A Plea to Make Room for Chronic Illness Stories in Popular Culture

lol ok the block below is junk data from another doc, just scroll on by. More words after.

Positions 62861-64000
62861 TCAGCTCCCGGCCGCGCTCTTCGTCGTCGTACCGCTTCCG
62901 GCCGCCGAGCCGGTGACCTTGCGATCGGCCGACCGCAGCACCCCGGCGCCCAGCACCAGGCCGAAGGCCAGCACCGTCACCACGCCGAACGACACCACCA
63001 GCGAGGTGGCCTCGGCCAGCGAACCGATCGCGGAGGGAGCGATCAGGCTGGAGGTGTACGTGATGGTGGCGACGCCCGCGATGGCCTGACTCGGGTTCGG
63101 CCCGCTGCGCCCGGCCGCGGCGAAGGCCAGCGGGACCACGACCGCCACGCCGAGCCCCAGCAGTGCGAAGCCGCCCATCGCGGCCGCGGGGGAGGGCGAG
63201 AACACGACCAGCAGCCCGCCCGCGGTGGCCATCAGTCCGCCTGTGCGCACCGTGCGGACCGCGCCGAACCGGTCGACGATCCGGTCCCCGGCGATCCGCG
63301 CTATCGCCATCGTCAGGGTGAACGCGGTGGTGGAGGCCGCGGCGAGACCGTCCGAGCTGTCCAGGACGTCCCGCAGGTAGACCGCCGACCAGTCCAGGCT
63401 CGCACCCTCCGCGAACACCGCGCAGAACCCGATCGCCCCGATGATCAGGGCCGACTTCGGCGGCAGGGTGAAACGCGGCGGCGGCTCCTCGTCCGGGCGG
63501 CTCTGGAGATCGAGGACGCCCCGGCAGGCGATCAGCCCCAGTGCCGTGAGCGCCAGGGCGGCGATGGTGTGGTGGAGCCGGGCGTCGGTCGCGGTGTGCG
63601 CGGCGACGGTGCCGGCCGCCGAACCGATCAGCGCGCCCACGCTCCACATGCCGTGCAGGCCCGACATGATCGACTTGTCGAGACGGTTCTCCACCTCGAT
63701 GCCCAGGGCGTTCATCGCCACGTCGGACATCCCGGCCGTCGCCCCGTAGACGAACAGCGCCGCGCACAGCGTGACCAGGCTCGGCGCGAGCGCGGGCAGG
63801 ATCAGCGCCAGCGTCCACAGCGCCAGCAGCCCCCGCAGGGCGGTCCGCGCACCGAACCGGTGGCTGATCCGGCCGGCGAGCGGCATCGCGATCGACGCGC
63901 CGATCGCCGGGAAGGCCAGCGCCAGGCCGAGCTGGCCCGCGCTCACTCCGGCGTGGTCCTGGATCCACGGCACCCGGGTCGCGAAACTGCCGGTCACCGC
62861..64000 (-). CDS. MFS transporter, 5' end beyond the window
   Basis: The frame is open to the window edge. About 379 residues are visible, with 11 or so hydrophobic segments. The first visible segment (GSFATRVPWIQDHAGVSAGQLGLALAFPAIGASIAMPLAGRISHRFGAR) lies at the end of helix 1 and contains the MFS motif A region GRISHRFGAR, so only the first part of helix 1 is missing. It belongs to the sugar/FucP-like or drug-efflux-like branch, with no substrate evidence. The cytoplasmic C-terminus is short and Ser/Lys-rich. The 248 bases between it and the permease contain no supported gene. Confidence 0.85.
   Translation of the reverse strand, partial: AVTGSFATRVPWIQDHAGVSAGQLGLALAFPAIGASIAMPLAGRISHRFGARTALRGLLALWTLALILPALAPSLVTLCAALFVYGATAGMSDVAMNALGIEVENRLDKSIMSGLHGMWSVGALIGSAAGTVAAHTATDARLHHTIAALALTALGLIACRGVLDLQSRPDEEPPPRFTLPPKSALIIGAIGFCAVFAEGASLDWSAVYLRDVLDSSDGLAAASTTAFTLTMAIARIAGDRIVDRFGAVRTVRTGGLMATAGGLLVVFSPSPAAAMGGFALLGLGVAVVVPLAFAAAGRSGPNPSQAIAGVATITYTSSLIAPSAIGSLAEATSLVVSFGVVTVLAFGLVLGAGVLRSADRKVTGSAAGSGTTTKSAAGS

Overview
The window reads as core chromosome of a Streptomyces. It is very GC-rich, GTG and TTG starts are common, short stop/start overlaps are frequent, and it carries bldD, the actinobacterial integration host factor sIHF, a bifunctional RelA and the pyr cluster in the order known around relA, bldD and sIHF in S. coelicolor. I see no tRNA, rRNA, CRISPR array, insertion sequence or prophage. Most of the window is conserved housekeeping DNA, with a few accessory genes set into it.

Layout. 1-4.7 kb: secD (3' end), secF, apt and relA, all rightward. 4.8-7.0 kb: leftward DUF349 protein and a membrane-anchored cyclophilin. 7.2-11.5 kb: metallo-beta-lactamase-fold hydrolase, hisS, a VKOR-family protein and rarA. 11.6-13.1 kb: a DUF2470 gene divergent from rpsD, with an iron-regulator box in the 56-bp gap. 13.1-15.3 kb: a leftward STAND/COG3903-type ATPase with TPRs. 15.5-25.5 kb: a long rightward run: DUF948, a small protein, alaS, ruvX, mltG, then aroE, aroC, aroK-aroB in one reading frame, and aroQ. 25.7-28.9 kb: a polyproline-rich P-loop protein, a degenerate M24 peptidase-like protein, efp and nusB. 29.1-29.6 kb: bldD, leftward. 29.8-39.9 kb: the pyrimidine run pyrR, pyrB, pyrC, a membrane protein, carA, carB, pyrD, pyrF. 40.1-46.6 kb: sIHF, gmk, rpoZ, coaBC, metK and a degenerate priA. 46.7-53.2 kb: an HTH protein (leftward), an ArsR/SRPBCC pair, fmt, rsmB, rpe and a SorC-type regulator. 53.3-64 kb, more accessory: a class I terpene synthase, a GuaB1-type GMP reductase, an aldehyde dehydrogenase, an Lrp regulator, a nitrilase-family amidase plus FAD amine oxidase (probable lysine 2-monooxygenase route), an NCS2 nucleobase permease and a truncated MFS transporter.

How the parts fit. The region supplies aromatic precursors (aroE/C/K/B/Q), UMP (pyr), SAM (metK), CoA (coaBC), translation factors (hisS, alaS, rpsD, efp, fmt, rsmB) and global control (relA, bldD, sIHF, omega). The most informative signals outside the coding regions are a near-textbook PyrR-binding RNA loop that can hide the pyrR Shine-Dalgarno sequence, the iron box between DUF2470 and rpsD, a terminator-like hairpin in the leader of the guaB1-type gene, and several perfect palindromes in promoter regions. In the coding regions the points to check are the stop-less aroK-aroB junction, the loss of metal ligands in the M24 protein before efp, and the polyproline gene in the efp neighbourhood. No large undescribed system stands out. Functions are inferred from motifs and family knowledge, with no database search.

“In diversity there is beauty and there is strength.” — Maya Angelou I never saw myself reflected on TV or in books. A chubby small-town girl who liked to read and write didn’t really get much airtime on TV. Still doesn’t. Not to mention if that girl develops a chronic illness. And then another. And another. As more minorities speak up and rightfully demand their stories be told, I want to speak out for people with disabilities and chronic illness to plead for the same. It might be difficult to tell a compelling story about characters who spend much of their time in their homes, yet their stories must still be told. Our stories. Because we deserve to be seen and others need to see us. Because being seen helps validate our existence. Because others seeing people like us helps their understanding of us. Because our stories being told can help form policies. Because our stories being told can help others going through the same type of story feel less alone. Because our stories being told helps us feel seen, appreciated, part of society, and loved. Because we are so much more than our illness. We don’t just write about our illness, we write about love, about fantasy and futuristic worlds, about joy and about heartbreak, and so much more. Storytelling from all kinds of perspectives and about all kinds of people from all types of backgrounds enriches the human experience. Not just for people part of those groups, but also – or even more so – for those who have no experience with such an existence. Empathy and compassion are what make us human. To reach empathy and to be compassionate means to understand that other people live under different circumstances than you and to accept those people without judgment or assumptions. Having their — our — stories told helps with that. I feel so strongly about this that I’ve made it my job. I help fellow spoonies feel worthy of telling their stories and help them write fiction, because I feel the power and impact of both seeing yourself and not seeing yourself in the stories we consume. Encountering people with illness in popular culture helps other people see us as fellow humans. It helps them understand us. It prevents them from judging us when we have to cancel at the last minute. It will help people not to judge us when we have to take the one empty seat on a train because we cannot stand for long despite being “young.” It will help politicians understand that even though we are ill we want to be — should be — part of society just as much as anybody else, and being a part of storytelling culture is such a huge part of that. It is vital to have those stories told, or written, by the people who live the experience. As long as there is no level playing field in the arts, this needs to be the way to achieve it. Plus, those living it bring insight into the story that abled people could never bring to the table. And so I will continue to push for the stories of those disabled and ill to be told. I push for people with illness and disability to be able to play their part in telling those stories. So hopefully one day we can look back and realize that we no longer tell the story of illness, but the story of human beings who are also ill. Until that day comes, I will continue to fight for the position of people with chronic illness and disability, and other minorities, in life itself, but also in art and in popular culture. We belong to humanity, thus we should also belong to its cultural expression.